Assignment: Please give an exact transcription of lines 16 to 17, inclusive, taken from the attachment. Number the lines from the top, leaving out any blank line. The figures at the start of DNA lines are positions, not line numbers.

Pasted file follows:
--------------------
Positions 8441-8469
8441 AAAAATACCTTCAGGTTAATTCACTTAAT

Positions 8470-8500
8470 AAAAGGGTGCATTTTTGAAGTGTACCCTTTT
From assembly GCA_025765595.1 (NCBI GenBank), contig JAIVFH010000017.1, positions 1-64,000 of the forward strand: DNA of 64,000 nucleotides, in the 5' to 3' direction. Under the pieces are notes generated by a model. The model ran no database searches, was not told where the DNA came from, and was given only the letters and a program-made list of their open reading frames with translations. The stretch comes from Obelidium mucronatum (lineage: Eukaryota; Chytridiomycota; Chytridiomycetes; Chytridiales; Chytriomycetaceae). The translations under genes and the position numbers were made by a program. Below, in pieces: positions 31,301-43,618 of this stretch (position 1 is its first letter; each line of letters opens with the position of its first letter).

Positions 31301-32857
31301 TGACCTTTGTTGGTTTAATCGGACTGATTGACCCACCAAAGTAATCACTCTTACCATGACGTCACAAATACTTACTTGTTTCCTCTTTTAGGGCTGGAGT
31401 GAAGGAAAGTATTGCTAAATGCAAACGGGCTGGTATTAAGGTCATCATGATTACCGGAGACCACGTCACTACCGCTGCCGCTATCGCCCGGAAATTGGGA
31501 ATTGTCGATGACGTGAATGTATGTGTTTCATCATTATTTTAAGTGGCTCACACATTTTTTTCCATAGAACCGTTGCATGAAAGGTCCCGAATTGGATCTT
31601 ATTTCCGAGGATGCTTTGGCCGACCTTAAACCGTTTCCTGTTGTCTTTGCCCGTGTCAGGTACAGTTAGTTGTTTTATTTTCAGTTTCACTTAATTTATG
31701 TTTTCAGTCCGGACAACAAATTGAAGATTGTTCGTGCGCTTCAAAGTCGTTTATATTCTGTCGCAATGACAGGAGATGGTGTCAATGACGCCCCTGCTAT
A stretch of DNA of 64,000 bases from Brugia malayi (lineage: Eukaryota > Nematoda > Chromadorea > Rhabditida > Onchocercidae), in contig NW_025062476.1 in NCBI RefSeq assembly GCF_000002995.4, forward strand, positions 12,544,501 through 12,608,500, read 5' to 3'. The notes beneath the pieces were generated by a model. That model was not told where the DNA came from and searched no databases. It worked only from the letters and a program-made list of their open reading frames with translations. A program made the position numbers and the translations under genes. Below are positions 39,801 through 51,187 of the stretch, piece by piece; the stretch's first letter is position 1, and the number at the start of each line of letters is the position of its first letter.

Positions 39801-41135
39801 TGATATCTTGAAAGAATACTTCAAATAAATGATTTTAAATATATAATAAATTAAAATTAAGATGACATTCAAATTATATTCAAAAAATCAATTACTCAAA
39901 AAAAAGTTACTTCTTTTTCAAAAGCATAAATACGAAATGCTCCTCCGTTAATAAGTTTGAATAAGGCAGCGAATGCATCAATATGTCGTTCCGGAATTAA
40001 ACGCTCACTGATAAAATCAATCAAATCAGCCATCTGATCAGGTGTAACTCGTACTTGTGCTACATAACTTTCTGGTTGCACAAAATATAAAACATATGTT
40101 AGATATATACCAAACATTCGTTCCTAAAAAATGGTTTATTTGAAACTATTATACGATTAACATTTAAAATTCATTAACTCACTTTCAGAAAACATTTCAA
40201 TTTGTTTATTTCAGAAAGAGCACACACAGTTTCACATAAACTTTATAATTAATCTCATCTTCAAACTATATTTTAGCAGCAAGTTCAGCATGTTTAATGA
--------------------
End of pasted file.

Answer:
40001 ACGCTCACTGATAAAATCAATCAAATCAGCCATCTGATCAGGTGTAACTCGTACTTGTGCTACATAACTTTCTGGTTGCACAAAATATAAAACATATGTT
40101 AGATATATACCAAACATTCGTTCCTAAAAAATGGTTTATTTGAAACTATTATACGATTAACATTTAAAATTCATTAACTCACTTTCAGAAAACATTTCAA